The Sentimental Soldier in Popular Civil War Literature, 1861-65

By Fahs, Alice | Civil War History, June 2000 | Go to article overview
Save to active project

The Sentimental Soldier in Popular Civil War Literature, 1861-65


Fahs, Alice, Civil War History


These Hospitals, so different from all others--these thousands, and tens of twenties of thousands of American young men, badly wounded, all sorts of wounds, operated on, pallid with diarrhea, languishing, dying with fever, pneumonia, etc., open a new world somehow to me, giving closer insights, new things, exploring deeper mines than any yet, showing our humanity (I sometimes put myself in fancy in the cot, with typhoid, or under the knife) tried by terrible, fearfulest tests, probed deepest, the living soul's, the body's tragedies, bursting the petty bonds of art. To these, what are your dramas and poems, even the oldest and tearfulest?

--Walt Whitman

"OH! IT IS great for our country to die," began a poem published in the Boston Transcript on May 28, 1861; "Bright is the wreath of our fame; glory awaits us for aye." "It is well--it is well thus to die in my youth,/A martyr to freedom and justice and truth!" proclaimed the narrator of the October 1861 Southern Monthly poem "The Dying Soldier."(1) At the start of the Civil War, numerous popular poems and songs both North and South offered variations on the classical adage dulce et decorum est pro patria mori, imagining the subordination of individual interests to the needs of the nation.(2) Diarists, too, approvingly noted the patriotic sentiments of such literature: Caroline Cowle Richards of Canandaigua, New York, for instance, reported in May 1861 that it seemed "very patriotic and grand" to hear departing soldiers singing "`It is sweet, Oh, 'tis sweet, for one's country to die.'"(3)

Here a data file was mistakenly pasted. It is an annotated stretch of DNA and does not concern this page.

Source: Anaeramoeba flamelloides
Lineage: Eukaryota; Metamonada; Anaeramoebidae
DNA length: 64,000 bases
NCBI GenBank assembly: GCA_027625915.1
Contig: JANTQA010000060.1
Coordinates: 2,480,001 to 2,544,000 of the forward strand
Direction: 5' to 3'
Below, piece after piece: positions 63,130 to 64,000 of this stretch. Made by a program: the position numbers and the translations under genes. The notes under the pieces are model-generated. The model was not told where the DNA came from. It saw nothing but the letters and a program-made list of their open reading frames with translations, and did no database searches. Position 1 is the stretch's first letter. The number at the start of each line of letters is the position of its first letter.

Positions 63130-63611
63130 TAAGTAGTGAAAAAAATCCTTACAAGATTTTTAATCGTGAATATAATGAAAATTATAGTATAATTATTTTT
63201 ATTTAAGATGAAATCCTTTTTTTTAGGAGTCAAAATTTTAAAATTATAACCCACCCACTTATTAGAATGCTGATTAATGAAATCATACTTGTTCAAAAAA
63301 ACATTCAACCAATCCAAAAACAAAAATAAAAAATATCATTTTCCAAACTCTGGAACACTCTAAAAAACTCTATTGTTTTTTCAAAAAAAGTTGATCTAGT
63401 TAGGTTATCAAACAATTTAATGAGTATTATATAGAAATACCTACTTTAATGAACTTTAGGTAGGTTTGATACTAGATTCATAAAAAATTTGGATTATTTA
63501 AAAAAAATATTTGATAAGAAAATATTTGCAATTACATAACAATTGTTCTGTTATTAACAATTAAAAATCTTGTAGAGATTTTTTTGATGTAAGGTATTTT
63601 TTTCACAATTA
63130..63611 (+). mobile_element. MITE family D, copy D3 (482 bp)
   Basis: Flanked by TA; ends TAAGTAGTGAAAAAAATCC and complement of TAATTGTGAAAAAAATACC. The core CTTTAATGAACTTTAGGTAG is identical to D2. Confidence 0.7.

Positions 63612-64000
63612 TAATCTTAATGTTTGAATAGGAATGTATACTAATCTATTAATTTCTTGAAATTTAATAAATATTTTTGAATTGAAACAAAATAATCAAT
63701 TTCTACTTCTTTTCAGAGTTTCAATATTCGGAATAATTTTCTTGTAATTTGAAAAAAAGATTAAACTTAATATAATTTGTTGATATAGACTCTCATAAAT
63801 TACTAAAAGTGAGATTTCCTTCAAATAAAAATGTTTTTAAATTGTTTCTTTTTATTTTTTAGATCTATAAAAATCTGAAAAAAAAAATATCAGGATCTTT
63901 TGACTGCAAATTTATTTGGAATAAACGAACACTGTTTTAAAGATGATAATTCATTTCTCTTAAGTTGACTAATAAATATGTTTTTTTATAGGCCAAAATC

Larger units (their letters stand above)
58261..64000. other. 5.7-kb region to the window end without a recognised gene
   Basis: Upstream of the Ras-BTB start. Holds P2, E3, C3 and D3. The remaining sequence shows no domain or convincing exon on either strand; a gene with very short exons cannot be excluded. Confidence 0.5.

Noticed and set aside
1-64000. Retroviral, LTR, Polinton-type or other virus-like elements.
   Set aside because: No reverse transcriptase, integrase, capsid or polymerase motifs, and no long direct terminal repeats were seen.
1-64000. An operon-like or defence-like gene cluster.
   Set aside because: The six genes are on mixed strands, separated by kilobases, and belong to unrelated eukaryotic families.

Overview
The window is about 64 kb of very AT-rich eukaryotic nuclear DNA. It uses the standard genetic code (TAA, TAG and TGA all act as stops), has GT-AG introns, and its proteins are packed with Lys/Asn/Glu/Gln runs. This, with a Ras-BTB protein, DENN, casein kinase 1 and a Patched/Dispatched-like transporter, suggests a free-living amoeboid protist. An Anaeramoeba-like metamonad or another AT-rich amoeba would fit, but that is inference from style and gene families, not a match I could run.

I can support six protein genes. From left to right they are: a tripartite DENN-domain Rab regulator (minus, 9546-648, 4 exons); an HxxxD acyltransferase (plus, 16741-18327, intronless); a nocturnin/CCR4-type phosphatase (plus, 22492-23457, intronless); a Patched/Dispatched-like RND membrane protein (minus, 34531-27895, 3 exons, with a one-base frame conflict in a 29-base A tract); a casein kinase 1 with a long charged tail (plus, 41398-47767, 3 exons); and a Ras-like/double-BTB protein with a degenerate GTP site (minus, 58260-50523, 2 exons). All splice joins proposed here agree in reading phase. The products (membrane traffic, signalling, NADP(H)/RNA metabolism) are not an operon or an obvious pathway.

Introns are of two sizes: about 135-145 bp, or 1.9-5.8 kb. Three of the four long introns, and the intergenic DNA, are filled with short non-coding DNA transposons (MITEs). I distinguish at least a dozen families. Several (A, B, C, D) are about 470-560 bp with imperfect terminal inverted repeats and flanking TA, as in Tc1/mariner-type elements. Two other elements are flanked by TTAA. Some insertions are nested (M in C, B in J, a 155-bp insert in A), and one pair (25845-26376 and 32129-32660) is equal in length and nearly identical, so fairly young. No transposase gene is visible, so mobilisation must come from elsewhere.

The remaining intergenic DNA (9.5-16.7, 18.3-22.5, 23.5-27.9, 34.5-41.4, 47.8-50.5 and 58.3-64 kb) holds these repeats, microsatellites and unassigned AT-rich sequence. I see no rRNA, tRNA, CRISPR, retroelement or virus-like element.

Yet by 1862, and then in increasing numbers as battle deaths mounted during 1863 and 1864, popular poems and songs that asserted the importance and individuality of the ordinary soldier acted as a counterpoint to literature that stressed the subordination of individual interests to the needs of country. Hundreds of sentimental stories, songs, and poems focused intently on the individual experiences of the ordinary soldier on the battlefield and in the hospital, especially imagining that soldier's thoughts at the moment of death. As the mass movements of armies increasingly defined the war, and the outcome of battle was increasingly mass slaughter, an outpouring of sentimental literature fought against the idea of the mass, instead singling out the individual soldier as an icon of heroism.

An examination of wartime sentimental soldier literature, part of an extensive popular war literature that both explored and shaped the meanings of the war, forces a reassessment of a long-lived paradigm of the cultural history of the war. In 1965 George M. Fredrickson wrote in The Inner Civil War, his influential study of Northern intellectuals and their responses to the war, that during the war "a process of natural selection was occurring which was giving more relevance to impersonal efficiency than to pity or compassion." At the same time, because "there were clear limitations to what could actually be accomplished for the relief of the wounded and dying, a stoical and fatalistic sense of the inevitability of large-scale suffering was also being inculcated. Implicit in both developments was a challenge to those antebellum humanitarians who believed that sympathy was the noblest of emotions and that all suffering for which human beings could be held responsible was unacceptable and called for immediate relief."(4) In Fredrickson's account, Northern intellectuals during the war turned away from the anti-institutionalism of the antebellum era to embrace new values of centralization and organization within American life.